Many lenders and investors have been steering clear of loans outside of the qualified mortgage credit box due to an inability to get their arms around these loans’ higher compliance risks. But that’s changing for some players.
Lenders who make or buy non-QM loans — which aren’t protected by the government safe harbor protections that QM loans enjoy and can also add to regulatory constraints in the secondary market — are learning how to get more of a handle on this risk, in part by ensuring they don’t stray too far away from the QM boundaries by providing originators with compliance training on their guidelines.
The real key to mitigating non-QM risk is using well-documented, manual underwriting and avoiding the excessive layering of multiple risks that decimated loan performance during the mortgage crisis, according to Tom Hutchens, senior vice president of Angel Oak Mortgage Solutions, a wholesale lender licensed in 20 states that funds some non-QM product.
“With a disciplined approach to offering these programs, we can offer them in a safe way,” he said.
Hutchens’ comments extend not only to non-QM, but also to other areas of the market that lenders have shied away from due to post-downturn liability risks. His firm is using this approach to carefully target products like brokered loans and a form of subprime credit that investors may ultimately securitize.
Borrowers whose debt-to-income ratio exceeds a 43% threshold are a common attribute for many non-QM products, but not so at Angel Oak, where the average DTI is 35%. Rather, Hutchens’ company funds brokered originations that are non-QM primarily because they exceed a 3% points and fees maximum, but don’t exceed high-cost loan limits that would further add to liability.
This is an example of what Hutchens calls “common sense underwriting,” where underwriters work to extend credit to a broad range of borrowers without bending too many rules to the point where loans are left with little protection from the type of widespread defaults that emerged during the downturn.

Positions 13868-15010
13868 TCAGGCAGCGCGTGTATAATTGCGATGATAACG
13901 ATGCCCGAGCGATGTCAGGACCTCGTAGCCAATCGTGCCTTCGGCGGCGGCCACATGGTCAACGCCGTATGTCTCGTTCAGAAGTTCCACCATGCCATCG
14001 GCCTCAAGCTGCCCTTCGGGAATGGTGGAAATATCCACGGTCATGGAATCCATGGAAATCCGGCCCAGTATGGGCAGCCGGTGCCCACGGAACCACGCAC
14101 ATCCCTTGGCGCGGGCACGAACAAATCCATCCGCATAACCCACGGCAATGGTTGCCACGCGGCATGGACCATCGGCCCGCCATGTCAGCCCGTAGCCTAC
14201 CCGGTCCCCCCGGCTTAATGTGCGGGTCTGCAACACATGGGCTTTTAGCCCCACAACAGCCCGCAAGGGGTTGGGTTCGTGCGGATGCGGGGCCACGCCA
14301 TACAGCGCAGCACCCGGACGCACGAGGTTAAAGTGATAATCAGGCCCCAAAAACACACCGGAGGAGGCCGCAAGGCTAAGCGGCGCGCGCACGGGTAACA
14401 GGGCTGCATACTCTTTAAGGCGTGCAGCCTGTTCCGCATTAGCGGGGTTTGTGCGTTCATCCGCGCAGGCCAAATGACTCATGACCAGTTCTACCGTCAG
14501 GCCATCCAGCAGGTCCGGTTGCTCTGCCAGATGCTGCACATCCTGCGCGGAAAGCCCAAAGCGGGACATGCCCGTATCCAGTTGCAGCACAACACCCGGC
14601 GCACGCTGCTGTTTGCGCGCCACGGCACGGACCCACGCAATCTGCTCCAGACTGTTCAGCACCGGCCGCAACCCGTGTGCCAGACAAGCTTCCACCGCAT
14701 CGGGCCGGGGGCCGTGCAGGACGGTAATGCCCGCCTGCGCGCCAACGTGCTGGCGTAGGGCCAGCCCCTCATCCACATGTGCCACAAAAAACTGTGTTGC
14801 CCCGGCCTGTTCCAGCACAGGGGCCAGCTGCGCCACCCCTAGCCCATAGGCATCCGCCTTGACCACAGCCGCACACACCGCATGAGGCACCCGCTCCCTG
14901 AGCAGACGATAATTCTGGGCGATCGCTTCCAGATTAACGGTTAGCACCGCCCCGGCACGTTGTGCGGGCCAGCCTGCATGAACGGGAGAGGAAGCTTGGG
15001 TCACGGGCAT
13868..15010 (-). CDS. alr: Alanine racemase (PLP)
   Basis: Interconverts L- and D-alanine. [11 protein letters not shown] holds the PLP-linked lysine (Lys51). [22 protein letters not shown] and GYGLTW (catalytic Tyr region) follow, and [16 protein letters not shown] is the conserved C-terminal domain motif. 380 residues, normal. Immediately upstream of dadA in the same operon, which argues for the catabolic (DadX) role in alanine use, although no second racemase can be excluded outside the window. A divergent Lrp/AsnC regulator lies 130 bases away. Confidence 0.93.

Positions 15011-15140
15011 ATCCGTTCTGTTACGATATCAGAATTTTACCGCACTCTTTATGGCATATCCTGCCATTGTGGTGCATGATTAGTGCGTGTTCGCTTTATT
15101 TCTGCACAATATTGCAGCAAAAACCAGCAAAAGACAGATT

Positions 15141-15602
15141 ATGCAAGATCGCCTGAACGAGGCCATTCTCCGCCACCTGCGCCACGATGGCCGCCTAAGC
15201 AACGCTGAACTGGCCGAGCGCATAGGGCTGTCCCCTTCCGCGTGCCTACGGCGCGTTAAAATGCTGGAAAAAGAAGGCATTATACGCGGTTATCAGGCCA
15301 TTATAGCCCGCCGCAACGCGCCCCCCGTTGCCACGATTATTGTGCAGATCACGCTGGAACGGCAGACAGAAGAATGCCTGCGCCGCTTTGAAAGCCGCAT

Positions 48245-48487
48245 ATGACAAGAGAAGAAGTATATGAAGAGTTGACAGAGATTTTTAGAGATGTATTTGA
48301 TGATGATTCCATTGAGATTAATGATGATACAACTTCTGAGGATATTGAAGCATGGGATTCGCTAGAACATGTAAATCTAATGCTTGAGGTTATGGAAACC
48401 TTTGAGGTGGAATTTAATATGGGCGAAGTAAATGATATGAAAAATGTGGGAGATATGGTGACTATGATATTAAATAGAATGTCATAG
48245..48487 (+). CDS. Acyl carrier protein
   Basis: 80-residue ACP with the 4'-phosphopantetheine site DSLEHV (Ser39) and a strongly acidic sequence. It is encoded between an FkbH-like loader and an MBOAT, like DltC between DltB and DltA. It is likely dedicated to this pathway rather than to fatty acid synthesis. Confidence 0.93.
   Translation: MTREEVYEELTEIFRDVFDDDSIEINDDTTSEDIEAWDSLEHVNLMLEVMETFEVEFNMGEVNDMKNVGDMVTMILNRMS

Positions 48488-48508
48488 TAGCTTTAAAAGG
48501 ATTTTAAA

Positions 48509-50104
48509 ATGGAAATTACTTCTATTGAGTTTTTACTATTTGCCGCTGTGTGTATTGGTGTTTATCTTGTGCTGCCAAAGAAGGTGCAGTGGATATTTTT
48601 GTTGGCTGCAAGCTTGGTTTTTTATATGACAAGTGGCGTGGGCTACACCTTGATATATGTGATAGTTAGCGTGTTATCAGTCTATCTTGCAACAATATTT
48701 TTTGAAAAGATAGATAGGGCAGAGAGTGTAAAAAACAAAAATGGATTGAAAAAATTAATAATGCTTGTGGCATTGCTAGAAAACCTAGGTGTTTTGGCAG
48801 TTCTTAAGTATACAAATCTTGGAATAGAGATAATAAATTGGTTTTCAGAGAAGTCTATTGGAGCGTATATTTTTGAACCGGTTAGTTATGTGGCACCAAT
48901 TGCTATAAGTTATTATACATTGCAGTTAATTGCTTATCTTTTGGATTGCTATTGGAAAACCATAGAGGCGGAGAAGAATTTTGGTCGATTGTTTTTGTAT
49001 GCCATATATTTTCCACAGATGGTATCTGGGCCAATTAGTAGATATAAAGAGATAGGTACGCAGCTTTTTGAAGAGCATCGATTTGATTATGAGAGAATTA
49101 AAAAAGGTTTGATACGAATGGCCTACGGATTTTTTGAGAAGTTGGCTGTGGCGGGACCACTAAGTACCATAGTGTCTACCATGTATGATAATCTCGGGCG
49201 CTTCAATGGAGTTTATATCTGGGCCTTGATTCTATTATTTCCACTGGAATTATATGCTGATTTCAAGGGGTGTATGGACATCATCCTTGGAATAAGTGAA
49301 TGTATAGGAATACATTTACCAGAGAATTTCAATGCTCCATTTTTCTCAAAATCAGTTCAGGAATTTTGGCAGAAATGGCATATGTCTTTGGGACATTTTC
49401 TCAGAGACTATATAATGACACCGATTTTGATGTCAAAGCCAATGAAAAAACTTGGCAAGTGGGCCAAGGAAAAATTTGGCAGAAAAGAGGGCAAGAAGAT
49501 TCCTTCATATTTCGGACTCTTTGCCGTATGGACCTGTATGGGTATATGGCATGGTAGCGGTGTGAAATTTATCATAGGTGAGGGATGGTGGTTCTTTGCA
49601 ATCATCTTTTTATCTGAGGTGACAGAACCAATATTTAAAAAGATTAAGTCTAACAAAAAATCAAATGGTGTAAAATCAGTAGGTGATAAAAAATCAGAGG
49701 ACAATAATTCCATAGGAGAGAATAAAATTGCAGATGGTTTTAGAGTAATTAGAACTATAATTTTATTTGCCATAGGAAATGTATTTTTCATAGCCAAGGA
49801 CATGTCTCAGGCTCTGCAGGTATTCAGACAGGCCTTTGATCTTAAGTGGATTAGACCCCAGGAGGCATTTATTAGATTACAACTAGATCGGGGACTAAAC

In addition to the low DTI ratio, Angel Oak’s non-QM loans have a maximum 80% loan-to-value ratio and an average 71% LTV to protect against the steep drop in home values that prompted some underwater borrowers to strategically default.
And since that population of former homeowners has been largely shut out of the government-backed loan products that currently dominate the market, Angel Oak is marketing its non-QM products to former strategic defaulters.
Angel Oak is showing moderation with subprime borrowers with poor credit histories by setting a minimum 500 credit score in some cases, though its average credit score is 600, and most loans are above 600.
The lender is selling most loans servicing-released, but may retain servicing on others, and investors may eventually securitize the loans at some point in 2015, Hutchens said. Rates on Angel Oak’s loans average roughly 7%. This may seem high, given that average interest rates are below 4.5%, but it compensates lenders and investors for the loans’ higher risk profile, he said.
Some lenders have been leery of working with brokers due to post-downturn regulation that holds them responsible for third-party business partners’ actions. Angel Oak has been addressing this by having its account executives train the brokers on programs and guidelines with compliance incorporated in that process. The cost savings involved in working with the broker channel help the company manage the mortgage business’ compliance expenses, which are significant even when non-QM loans aren’t involved, he said.
“We’re taking risks with, we like to say, ‘our eyes wide open,'” he said. “There is a market that has not been served at all for seven plus years, and we believe those borrowers didn’t disappear.”